The challenges associated with accelerating agricultural productivity in Australia
The situation that the Australian agriculture sector faces at the moment is a bit like the position of a shopkeeper who owns a small corner store, and who suddenly finds a major new high-rise residential development with thousands of potential customers is being built all around the shop. The shopkeeper can’t expand the shelf space or the size of the shop, so despite the potential extra customers, needs to think about how to maximise the profits available from the existing store.
Australian agriculture faces a similar dilemma with the size of it’s 'shop'. The area of arable land cropped each year has been relatively static over the last decade at around 25 million hectares. The amount of irrigation water used each year by agriculture peaked at 10.4 million megalitres in 2002–03 and has declined by more than 15% since that time. (more)
The funding models available to Australian farmers and agribusinesses have remained largely the same for the last 100 years. Essentially, farmers use their accumulated capital (principally land) as security to obtain finance from banks to meet the funding requirements of their businesses. However, reliance on this traditional funding model may no longer be adequate. (more)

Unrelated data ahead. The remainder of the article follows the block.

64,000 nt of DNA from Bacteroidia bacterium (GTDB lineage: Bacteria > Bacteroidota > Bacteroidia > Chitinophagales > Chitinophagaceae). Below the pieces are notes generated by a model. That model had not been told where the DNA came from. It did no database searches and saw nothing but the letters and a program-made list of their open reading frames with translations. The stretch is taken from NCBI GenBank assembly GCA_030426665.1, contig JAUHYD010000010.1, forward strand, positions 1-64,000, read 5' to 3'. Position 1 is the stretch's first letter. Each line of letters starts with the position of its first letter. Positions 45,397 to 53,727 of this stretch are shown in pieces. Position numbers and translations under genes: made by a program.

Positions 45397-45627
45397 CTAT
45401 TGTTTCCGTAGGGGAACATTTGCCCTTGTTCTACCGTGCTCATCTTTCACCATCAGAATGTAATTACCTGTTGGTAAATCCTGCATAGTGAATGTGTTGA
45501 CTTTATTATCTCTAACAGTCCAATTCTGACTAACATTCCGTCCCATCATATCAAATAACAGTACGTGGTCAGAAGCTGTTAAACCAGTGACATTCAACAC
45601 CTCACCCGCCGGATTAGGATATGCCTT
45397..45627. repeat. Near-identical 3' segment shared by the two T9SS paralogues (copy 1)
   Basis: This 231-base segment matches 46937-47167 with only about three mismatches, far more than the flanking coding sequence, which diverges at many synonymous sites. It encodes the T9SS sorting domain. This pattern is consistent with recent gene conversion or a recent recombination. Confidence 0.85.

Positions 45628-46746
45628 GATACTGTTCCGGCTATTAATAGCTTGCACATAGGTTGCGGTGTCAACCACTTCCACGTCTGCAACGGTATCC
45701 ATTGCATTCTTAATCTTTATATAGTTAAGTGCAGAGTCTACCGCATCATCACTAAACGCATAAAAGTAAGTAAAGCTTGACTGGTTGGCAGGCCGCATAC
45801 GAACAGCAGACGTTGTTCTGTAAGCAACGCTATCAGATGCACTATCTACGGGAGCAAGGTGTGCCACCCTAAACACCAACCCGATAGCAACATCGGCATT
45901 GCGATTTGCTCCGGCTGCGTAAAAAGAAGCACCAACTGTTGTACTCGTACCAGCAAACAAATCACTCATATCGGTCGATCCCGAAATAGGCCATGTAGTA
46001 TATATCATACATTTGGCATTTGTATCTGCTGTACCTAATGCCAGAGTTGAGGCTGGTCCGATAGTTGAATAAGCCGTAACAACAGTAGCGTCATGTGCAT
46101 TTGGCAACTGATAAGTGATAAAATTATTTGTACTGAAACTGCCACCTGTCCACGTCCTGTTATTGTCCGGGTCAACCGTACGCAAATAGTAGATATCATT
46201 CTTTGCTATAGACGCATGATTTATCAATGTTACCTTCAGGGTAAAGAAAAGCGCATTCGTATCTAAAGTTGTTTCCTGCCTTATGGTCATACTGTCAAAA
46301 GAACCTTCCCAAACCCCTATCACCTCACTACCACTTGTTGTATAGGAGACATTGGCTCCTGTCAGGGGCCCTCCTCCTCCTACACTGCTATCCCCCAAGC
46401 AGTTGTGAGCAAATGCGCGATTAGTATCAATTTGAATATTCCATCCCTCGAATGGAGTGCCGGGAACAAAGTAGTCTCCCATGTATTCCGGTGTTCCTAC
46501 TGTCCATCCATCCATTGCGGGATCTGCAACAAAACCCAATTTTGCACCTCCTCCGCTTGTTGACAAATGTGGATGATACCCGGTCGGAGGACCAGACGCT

Also, AFI's mid-year conference ‘Funding Agriculture's Future’, 3 & 4 June, Hotel Realm, Canberra.
Institute research currently underway provides some insights into the changing patterns of Australia’s agricultural trade, highlighting that while Australia’s export market share has grown for some commodities over the past 50 years, the market share enjoyed by other commodities has decreased. (more)
For this edition Jackie Healing, from Coles, and Dr Sharman Stone, the Federal Member for Murray, discuss Australia’s current food labelling laws and whether they are misleading consumers about country of origin. (more)
In this edition: Should Australian wool growers have a word with Thai rice farmers? Canada phases out sow stalls (eight years after Australia) and the ACT bans factory farms, despite not having any! (more)
Recent media suggests that Australian farmers are on average much older than workers in other sectors and will be looking to retire soon. The major problem with this analysis is that by comparing the age of farmers with the average age of all other workers, a very distorted picture emerges of farmers. (more)
The Institute released its latest research, Opportunities to improve the effectiveness of Australian farmers’ advocacy groups – a comparative approach, at a seminar in Canberra on 3 March 2014. The report’s release garnered a great deal of media coverage, including reports in The Land, Southern Weekly, Bush Telegraph – ABC Radio National and ABC Rural. (more)
Keep up-to-date with AFI in the media at the Institute Newsroom.
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